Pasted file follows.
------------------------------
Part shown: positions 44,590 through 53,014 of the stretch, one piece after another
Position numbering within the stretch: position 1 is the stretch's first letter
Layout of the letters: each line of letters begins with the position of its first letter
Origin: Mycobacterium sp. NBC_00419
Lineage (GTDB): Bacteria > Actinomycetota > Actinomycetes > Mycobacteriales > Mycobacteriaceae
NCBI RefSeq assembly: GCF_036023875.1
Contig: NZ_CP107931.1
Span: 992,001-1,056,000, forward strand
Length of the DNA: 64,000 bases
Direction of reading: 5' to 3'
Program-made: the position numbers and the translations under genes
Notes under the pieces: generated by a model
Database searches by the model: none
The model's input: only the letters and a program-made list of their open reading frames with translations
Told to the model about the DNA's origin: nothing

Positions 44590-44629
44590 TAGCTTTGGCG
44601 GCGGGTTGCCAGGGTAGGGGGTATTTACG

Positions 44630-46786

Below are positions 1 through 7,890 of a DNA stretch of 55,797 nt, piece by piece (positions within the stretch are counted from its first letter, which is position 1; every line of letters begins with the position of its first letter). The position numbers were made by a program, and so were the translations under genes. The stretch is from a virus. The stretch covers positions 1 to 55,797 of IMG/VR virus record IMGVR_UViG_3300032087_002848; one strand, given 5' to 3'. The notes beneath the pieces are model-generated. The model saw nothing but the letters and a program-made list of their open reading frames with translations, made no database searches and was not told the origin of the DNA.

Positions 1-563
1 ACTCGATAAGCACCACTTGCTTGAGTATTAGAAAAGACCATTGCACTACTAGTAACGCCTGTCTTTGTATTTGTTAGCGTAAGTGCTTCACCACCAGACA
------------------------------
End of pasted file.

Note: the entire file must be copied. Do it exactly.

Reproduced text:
Part shown: positions 44,590 through 53,014 of the stretch, one piece after another
Position numbering within the stretch: position 1 is the stretch's first letter
Layout of the letters: each line of letters begins with the position of its first letter
Origin: Mycobacterium sp. NBC_00419
Lineage (GTDB): Bacteria > Actinomycetota > Actinomycetes > Mycobacteriales > Mycobacteriaceae
NCBI RefSeq assembly: GCF_036023875.1
Contig: NZ_CP107931.1
Span: 992,001-1,056,000, forward strand
Length of the DNA: 64,000 bases
Direction of reading: 5' to 3'
Program-made: the position numbers and the translations under genes
Notes under the pieces: generated by a model
Database searches by the model: none
The model's input: only the letters and a program-made list of their open reading frames with translations
Told to the model about the DNA's origin: nothing

Positions 44590-44629
44590 TAGCTTTGGCG
44601 GCGGGTTGCCAGGGTAGGGGGTATTTACG

Positions 44630-46786

Below are positions 1 through 7,890 of a DNA stretch of 55,797 nt, piece by piece (positions within the stretch are counted from its first letter, which is position 1; every line of letters begins with the position of its first letter). The position numbers were made by a program, and so were the translations under genes. The stretch is from a virus. The stretch covers positions 1 to 55,797 of IMG/VR virus record IMGVR_UViG_3300032087_002848; one strand, given 5' to 3'. The notes beneath the pieces are model-generated. The model saw nothing but the letters and a program-made list of their open reading frames with translations, made no database searches and was not told the origin of the DNA.

Positions 1-563
1 ACTCGATAAGCACCACTTGCTTGAGTATTAGAAAAGACCATTGCACTACTAGTAACGCCTGTCTTTGTATTTGTTAGCGTAAGTGCTTCACCACCAGACA